Nowadays there is ENERGY STAR rating for solid state lamps in USA. Solid-state lighting (SSL) products that meet efficiency and performance criteria set by the U.S. Department of Energy can earn the ENERGY STAR. For more details refer to the ENERGY STAR Requirements for SSL Luminaires. In December 2009, DOE published ENERGY STAR criteria for integral LED lamps, which go into effect in August 2010.
Energy efficiency is a talked about a lot. The Department of Energy is offering a prize of as much as $10 million to create the first solid-state replacement for the 60W incandescent light bulb, so you know it’s a problem. Solving the LED-driver challenge for light-bulb replacement article offers some suggestions for how to address high-efficiency, power-factor, and phase-dimming-compatibility requirements.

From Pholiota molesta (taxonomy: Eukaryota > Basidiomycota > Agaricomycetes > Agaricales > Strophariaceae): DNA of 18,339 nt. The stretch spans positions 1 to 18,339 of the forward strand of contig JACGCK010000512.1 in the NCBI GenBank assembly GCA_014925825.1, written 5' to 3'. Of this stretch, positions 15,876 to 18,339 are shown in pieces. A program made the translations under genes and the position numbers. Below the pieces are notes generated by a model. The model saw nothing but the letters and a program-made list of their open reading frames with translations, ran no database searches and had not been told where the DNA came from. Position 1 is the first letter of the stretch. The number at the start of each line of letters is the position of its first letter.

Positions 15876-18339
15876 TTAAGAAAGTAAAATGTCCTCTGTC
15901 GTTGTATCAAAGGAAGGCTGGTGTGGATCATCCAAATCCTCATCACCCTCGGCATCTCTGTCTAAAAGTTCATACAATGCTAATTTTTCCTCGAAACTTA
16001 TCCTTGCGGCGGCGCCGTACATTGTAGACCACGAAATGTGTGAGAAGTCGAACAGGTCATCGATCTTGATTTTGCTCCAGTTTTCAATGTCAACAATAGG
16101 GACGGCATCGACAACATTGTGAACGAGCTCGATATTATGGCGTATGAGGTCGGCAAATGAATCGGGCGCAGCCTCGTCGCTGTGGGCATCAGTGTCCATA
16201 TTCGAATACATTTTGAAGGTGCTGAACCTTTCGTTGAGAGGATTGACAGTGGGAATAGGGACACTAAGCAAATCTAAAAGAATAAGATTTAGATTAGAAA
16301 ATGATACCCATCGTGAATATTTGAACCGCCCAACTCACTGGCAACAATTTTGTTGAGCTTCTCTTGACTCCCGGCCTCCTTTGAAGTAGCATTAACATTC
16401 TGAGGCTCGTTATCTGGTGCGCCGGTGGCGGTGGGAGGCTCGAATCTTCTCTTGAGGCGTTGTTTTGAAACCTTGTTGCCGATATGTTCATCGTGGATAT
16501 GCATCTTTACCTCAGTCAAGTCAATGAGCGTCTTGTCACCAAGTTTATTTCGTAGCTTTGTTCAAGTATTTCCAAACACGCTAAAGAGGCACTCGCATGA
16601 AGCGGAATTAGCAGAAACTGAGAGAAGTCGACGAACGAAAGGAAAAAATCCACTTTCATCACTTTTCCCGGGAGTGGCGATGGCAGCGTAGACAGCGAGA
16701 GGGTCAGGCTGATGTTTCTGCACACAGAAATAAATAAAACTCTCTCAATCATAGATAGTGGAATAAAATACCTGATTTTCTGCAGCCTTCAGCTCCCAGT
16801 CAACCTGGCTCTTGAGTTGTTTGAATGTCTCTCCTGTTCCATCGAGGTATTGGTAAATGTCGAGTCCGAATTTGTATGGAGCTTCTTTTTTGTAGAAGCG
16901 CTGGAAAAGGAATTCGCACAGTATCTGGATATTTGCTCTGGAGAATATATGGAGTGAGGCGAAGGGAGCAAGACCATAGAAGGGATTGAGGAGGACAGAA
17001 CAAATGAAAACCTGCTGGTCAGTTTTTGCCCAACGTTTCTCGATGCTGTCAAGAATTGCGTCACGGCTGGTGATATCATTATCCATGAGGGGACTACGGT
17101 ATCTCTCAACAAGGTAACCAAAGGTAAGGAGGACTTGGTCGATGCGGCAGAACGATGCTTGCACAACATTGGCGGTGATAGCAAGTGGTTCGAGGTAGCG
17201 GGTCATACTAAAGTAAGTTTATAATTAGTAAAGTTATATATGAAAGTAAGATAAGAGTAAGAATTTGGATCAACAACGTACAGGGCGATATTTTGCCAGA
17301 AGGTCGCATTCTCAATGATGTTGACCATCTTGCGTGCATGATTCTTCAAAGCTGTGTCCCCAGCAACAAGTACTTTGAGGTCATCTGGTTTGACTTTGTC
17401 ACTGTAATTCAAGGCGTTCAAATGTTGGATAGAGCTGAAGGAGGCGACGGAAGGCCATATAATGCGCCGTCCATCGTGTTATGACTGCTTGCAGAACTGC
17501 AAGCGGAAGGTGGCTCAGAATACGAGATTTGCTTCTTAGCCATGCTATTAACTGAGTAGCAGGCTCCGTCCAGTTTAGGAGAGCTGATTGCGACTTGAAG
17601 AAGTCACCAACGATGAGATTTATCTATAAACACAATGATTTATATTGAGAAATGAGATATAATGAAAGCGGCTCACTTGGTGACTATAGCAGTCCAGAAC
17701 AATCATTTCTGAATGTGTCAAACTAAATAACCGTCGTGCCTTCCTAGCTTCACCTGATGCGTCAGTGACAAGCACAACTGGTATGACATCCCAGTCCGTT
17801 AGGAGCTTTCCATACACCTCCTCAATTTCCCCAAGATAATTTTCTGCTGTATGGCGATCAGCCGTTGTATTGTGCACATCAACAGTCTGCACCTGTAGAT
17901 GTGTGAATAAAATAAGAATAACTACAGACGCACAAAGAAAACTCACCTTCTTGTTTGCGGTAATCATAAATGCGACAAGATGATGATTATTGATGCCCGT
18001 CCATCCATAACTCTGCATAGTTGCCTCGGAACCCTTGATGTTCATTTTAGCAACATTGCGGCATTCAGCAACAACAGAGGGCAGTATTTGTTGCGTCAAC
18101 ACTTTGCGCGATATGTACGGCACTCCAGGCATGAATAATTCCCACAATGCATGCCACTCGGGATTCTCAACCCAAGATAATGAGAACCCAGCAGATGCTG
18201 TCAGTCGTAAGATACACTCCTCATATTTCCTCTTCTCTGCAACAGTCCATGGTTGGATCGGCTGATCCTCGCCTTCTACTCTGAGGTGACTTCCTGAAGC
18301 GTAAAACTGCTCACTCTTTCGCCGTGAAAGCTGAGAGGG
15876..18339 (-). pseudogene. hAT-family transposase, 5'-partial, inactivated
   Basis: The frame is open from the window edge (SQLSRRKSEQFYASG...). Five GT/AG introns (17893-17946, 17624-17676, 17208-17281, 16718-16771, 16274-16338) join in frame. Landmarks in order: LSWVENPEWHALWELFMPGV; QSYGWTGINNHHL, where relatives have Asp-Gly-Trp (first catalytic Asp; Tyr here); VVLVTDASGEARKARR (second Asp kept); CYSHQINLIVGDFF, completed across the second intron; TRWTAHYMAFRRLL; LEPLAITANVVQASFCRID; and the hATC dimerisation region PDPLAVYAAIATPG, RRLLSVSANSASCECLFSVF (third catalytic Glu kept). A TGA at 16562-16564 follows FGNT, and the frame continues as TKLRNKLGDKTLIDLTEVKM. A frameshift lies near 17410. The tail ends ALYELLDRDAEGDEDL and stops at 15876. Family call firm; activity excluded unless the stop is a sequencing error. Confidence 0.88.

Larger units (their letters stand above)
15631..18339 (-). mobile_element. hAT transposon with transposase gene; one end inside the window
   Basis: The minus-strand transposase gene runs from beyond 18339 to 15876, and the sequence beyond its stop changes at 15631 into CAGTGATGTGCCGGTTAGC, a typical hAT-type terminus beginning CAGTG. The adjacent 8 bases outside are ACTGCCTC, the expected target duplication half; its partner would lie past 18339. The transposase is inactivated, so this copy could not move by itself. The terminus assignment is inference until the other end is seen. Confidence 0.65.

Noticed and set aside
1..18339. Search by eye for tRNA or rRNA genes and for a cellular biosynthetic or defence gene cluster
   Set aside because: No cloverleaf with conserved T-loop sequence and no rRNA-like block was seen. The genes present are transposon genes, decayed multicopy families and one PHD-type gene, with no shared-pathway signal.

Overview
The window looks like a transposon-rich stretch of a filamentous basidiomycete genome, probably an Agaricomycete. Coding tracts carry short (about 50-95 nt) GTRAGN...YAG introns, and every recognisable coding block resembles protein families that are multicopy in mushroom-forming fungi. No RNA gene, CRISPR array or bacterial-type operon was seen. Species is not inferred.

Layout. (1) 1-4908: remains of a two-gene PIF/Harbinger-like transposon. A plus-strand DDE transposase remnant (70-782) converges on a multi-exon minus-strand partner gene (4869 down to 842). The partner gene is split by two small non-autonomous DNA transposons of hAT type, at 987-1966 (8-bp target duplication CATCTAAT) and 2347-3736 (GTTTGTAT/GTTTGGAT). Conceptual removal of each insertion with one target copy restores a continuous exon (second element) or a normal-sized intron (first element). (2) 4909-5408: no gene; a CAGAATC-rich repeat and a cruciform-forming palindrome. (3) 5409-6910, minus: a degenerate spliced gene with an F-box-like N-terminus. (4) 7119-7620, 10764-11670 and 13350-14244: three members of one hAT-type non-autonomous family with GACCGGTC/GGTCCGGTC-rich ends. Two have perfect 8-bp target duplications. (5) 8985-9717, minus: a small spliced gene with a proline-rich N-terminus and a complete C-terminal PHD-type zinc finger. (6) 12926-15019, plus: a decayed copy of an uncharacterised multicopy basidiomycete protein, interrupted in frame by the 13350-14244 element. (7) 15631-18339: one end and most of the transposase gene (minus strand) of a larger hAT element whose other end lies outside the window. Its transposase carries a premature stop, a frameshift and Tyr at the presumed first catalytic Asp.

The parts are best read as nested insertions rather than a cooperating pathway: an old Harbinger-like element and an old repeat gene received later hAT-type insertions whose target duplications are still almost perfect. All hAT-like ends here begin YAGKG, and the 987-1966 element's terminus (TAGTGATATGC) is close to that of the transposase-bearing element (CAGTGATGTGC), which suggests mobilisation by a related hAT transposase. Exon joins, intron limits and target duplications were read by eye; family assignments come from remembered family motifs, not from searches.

When designing LED lamps you need to take into account the heat generated by the LED. Most of the electricity that goes to LED still gets converted to head instead of light, and you need to get rid of it in some way. Light-emitting diodes (LEDs) don’t like heat. Heat shortens their lifetimes. With LED power levels rising, engineers need to find new ways to dissipate heat or use the old ways better. Dealing with LED Heat discusses on the issues hot to get rid of the heat generated by high power LED. Incandescent bulbs eliminate their heat through radiation, whereas with LEDs it’s more of a mechanical issue.